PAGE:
Amassive “Thank you!” to Cloudscape Studios, who orchestrated Mike’s visit to Carlisle, and who invited applicants to participate in their four week “School for Gifted Movie-Makers”. Thanks also to Creative Skillset [now called Screenskills ~10/11/2019] for funding the course, where I’ve learned loads about animation production, storyboarding, lighting, compositing and much, much more!
During my final year of studying and practising 3D animation at Bournemouth University I made a short, "magical girl" genre anime-inspired animated film.
I was motivated by the idea of taking the “transformation sequence” as a template and creating a hero that a young non-white female viewer might feel excited about as a positive representation of “someone like me” on screen. Acknowledging that this was a very personal project, my initial aim was to keep the animation length to about 15 seconds, to counteract the risk I was taking on in tackling all the stages of end-to-end production myself.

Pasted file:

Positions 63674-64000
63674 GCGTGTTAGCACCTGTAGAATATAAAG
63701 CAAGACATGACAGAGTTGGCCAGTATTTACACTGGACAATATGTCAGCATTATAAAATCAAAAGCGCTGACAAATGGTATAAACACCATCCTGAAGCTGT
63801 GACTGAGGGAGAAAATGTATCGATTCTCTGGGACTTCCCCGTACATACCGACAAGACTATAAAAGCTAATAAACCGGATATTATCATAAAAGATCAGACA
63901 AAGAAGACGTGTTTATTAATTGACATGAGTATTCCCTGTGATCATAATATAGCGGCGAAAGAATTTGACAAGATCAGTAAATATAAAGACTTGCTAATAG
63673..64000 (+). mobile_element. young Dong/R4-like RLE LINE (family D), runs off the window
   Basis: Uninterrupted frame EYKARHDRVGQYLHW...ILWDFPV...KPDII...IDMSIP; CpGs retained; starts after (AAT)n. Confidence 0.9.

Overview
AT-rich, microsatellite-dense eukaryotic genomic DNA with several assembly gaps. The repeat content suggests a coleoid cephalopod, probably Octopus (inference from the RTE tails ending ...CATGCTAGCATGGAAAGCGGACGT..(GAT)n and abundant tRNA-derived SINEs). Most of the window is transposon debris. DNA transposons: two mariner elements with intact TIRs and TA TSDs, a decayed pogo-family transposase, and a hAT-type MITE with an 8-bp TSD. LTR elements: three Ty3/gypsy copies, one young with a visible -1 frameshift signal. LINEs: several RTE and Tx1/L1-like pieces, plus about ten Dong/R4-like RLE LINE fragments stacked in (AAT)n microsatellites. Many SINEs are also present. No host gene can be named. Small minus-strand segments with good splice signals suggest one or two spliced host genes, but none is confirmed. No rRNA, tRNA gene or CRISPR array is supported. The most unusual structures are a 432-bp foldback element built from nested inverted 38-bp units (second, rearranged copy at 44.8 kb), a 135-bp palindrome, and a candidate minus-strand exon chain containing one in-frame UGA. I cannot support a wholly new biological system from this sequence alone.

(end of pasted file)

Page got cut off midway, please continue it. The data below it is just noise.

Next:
Preparations made during pre-production included analysing a number of “magical girl” anime for common themes, visual motifs, and camera and editing styles. Based on this research, and with the design of the hero being refined, I made the following animatic:
During production it became clear that the final film would be more than twice the length of the animatic, especially when motion captured animation turned out to last tens of seconds for just one shot! I made many difficult decisions, including to simplify the character design, so the final film doesn’t feature the skirt and accessories that were intended to emphasise the arcs and rotations of hero Skyleigh during the sequence.
Perhaps what I’m most pleased with in the production is how the care taken with the ZBrush sculpt paid off, with animated Skyleigh looking compelling and alive. It’s deceptively difficult to get a cartoon human looking appealing rather than creepy, and I made a lot of effort to study the best 3D examples, gather valued feedback from tutors and classmates, and iterate on the design and model.